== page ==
Just because you are an ordinary, mundane human caught up in esoteric affairs doesn't mean you are helpless. There are several kinds of knowledge and status you can have, even in the absence of Kewl Powurz™ like actual magic or the abilities of a supernatural being.
This is the main one and the most ambiguous. You can be un-Sundered and still have psychic experiences, be haunted, or even be possessed, but it will go no further unless you are Sundered. You get Sundered by stubbornly digging into any esoteric matter you come across and by being "lucky," or by being dragged into esoteric matters by someone already Sundered, who will, by the way, need luck or care themselves to pull it off.
Once Sundered, you have no protection against esoteric events, but contrariwise you can participate in such events without prosaic interference as long as you don't push your luck and exert moderate care.
And don't mention it to anyone else unless you find that they've had adventures of the same sort themselves. What's that? How will you know? Oh, you'll know all right. Odd things they say—even their looks—will let the secret out. Keep your eyes open.
—The Lion, the Witch, and the Wardrobe, by C. S. Lewis
Analogous to "gaydar," "sundar" is the ability to recognize other people as Sundered without explicit announcement. You don't just glance at someone and know; you have to converse with them for a while, to give them a chance to give those odd remarks and odd looks. It's an intuitive skill, and people vary in proficiency.
If you take or receive prana, voluntarily or involuntarily, there is a good chance you will become prana sensitive. You are then able to resist or assist in such prana transfers, recognize the presence of abnormal amounts of prana, and may go on to differentiate different aspects of prana. (Cf. Detect Psi and Analyze Psi in the FuRPiG rule set.)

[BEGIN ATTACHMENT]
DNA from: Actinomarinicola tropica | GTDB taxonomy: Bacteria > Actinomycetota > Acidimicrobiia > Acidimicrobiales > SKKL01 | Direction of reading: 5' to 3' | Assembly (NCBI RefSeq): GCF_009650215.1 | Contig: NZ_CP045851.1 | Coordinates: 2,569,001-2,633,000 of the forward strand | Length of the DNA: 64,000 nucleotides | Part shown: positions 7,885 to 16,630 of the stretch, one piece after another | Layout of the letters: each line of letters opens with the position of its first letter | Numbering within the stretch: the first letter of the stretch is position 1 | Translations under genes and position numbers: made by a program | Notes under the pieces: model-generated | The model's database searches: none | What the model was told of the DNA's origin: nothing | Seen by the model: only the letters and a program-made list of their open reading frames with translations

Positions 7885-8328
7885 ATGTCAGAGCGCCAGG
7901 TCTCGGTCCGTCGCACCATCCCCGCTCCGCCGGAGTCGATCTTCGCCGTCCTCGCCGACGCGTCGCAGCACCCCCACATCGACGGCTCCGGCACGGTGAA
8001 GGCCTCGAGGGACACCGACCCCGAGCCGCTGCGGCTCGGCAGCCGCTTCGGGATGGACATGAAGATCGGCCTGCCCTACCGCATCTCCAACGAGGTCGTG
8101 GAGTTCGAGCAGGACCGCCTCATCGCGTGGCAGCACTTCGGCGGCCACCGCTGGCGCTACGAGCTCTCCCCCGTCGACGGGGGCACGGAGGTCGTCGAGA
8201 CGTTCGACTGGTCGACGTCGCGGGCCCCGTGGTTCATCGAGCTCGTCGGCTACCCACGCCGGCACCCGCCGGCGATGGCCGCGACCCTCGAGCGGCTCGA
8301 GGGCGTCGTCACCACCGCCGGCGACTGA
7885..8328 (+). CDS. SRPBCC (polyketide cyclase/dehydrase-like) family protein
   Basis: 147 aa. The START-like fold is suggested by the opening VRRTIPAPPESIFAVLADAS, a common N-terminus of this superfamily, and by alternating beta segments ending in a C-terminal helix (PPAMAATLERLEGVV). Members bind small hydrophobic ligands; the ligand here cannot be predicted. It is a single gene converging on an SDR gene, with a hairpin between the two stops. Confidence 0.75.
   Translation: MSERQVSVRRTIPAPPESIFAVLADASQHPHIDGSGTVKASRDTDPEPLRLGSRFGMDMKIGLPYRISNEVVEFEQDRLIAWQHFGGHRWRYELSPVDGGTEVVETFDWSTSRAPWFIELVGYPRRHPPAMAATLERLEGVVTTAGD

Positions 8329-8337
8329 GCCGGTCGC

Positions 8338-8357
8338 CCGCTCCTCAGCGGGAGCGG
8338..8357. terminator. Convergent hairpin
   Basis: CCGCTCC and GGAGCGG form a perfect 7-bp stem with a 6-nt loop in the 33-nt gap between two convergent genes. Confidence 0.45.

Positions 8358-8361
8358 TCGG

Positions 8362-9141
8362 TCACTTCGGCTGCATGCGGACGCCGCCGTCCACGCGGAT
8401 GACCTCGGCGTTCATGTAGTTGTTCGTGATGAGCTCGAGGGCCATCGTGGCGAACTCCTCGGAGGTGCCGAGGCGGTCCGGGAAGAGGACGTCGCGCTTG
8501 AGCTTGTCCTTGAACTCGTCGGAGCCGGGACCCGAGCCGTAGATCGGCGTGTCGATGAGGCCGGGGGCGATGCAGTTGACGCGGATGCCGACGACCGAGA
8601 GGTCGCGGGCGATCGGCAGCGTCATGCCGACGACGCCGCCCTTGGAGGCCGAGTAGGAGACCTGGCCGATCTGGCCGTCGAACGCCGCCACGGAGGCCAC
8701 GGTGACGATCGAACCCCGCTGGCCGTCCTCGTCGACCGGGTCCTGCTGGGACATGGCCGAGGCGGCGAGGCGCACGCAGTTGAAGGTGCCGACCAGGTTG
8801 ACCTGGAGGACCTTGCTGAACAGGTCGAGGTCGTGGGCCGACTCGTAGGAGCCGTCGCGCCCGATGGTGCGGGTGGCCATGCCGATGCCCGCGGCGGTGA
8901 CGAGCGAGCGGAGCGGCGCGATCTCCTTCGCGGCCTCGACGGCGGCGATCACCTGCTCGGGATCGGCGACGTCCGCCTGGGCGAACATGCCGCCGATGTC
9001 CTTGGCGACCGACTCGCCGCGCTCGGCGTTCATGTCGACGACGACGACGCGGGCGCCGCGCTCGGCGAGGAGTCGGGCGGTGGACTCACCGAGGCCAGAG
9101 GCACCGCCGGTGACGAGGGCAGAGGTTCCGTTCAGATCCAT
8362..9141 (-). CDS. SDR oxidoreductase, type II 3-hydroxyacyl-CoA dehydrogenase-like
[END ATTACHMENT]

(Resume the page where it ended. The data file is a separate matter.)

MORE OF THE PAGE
If you are exposed to ghosts for some time, especially a variety of ghosts, you are likely to become ghost sensitive — you will always be able to tell a ghost from a living person if you encounter one up close, you will be able to see ghosts that are invisible to the insensitive, and you will even be able to recognize the presence of ghosts that are in a vapor-like state, not in any particular shape at all, such as bottled ghosts or ghosts haunting as a mere "presence."
It is possible to develop similar sensitivities to other classes of spirits, e.g. djinn, though these have much greater ability to pass as normal or go unnoticed — if they realize such measures need to be taken.
If you have much to do with elves, and if they like you, they are likely to tag you as an elf-friend. This may be some subtle but durable glamour, or some variation on the Sundering, or a spiritual change in you. Whatever it is, humans cannot detect it, but elves can. So if you win the good will of one group of elves, you have a reliable entry to the good will of any others you encounter.
This is not an unalloyed benefit. Other fay races can also detect elf-friend status, though less reliably. If they happen to dislike elves, they will probably dislike you.
Other fay races can tag people in similar ways, though less commonly, so there are dwarf-friends, goblin-friends, djinn-friends, and so forth.
Anyone, however mundane, can have a Taken Name — a nickname distinct from their True Name, the True Name being whatever their most "spiritually official" name is. Through most Christian history, this would be one's baptismal name. A Taken Name protects you from any nymic magic used on you against your will via your True Name.
You might, however, consider taking a name geas, if given the opportunity. If this geas is put on you (for, as a mundane, you could not place it on yourself), you can bind yourself to promises by saying "I swear by my name." This is the basic entry into the esoteric economy. Many esoterics, especially non-humans, are reluctant to deal with strangers without some such geas. Of course, if you enter into such a geased promise, you are bound by its terms. A Taken Name does not protect you from the penalties of a broken name geas, because you have entered into it freely.